What’s in a Name?
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While some companies identify their hardware products with a combination of letters and numbers (for example the PX-2611U reviewed recently), others bestow a name upon the product. Sometimes the name is appropriate and gives you a clear idea as to the use to which the item can be put but this is not always the case. Take for example the Touro Mobile Pro from Hitachi which gives little away regarding the product other than it is portable. In fact the Touro Mobile Pro is an external hard drive. Available in either 500 or 750GB versions, the Touro Mobile Pro is a USB 3.0 device that is Windows or Mac compatible (you will need to reformat the drive before using it on a Mac).
This review is based on the 500GB model. Measuring 80 x 125 x 15mm (W x H x D) and weighing 178g, the Turbo Mobile Pro is eminently portable. It is just a pity that a soft carry pouch, which could have doubled as a cleaning cloth, is not included with the package.
You are, however, supplied with a thicker than normal USB 3.0 lead, providing both data transfer and any power requirements, when linking the Touro to your computer. Due to the length of this lead, at 37cm, this Touro is far more suitable for use with a laptop when the two can sit side by side. Those who have upgraded their desktop systems to USB 3.0, as I have, will probably find that the ports will tend to be located at the rear of the box and you would struggle with positioning with this length of lead.
While the Touro’s appearance has an attractive demeanour straight out of the box, with its polymer black reflective front and back plus aluminium sides, its pristine state does not last for long. Finger prints and other smears quickly take over the casing’s surface as it is handled in the normal course of affairs. Cleaning sessions could become a regular occurrence – as mentioned earlier, a carry case / cleaning cloth would have come in useful.
Mounted on the front of the Touro and its 2.5 inch 7,200rpm drive, is a blue LED light which glows to indicate power and flickers when drive activity is taking place. The drive will automatically be recognised by Windows and appropriate drivers installed when it is first connected. Windows and Mac versions of theHitachibackup software are preloaded on the drive which gives the user 465GB of available storage space formatted as NTFS.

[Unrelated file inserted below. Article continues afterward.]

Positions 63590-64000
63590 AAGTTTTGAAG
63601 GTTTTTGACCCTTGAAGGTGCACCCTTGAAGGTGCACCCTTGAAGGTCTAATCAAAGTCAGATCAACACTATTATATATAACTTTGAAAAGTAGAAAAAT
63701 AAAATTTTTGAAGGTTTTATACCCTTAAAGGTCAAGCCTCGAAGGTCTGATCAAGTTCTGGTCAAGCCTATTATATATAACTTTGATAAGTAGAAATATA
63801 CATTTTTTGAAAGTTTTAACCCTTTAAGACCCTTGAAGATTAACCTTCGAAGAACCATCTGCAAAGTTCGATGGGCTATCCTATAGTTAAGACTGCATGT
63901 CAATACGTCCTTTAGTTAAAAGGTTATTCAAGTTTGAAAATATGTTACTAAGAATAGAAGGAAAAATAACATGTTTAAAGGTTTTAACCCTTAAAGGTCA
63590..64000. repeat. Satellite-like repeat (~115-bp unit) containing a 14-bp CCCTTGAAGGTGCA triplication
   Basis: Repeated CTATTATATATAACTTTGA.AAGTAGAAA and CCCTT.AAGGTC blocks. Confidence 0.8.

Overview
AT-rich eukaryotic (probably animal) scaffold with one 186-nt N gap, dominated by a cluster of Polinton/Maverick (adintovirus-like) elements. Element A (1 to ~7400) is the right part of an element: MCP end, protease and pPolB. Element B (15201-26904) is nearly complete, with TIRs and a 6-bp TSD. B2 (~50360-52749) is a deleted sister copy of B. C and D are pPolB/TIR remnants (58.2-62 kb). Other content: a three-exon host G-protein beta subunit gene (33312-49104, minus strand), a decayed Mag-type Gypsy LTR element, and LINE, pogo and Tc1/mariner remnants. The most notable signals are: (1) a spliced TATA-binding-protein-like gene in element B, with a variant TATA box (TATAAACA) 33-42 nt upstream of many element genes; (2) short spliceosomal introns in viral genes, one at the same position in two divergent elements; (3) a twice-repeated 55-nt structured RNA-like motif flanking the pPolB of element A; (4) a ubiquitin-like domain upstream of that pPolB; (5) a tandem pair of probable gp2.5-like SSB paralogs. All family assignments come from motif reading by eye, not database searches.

A wizard will lead you through the process of setting up the Hitachi Backup software. When creating a backup you can select the files and folders to be included and opt for either a local of Cloud backup. In the case of the former you can select any attached drive as the destination and decide on how many instances of a backup will be kept before older ones are deleted to free up space. Hitachiincludes 3GB of free online storage space for a Cloud backup. You can purchase an additional 250GB of space at a cost of $49 per year. Backups can be set to occur automatically on a schedule or immediately following a mouse click. However I was unable to discover any means of setting the compression level or choose between a full, differential or incremental backup.
Running various read and write tests with different types of content on the Touro Mobile Pro model produced the results seen in the table. It was noticeable that the data transfer was far better when the Touro was asked to read rather than write data. All the tests were performed using a USB 3.0 connection on a Windows 7 Home Premium system with an Intel Core i3 processor running at 3.07GHz with 3GB of RAM.
|5.03GB of MP3 files||5 minutes 10 seconds||2 minutes 12 seconds|
|59.1GB of video files||46 minutes 15 seconds||14 minutes 39 seconds|
|542MB of document files||47 seconds||12 seconds|
As can be seen from these figures the data transfer speeds achieved by the Touro fall someway short of those promised for USB 3.0. However the results do compare favourable to other USB 3.0 external drives that I have checked out. This drive is currently listed on the Amazon website at £74.25 but you might be able to locate it cheaper elsewhere.
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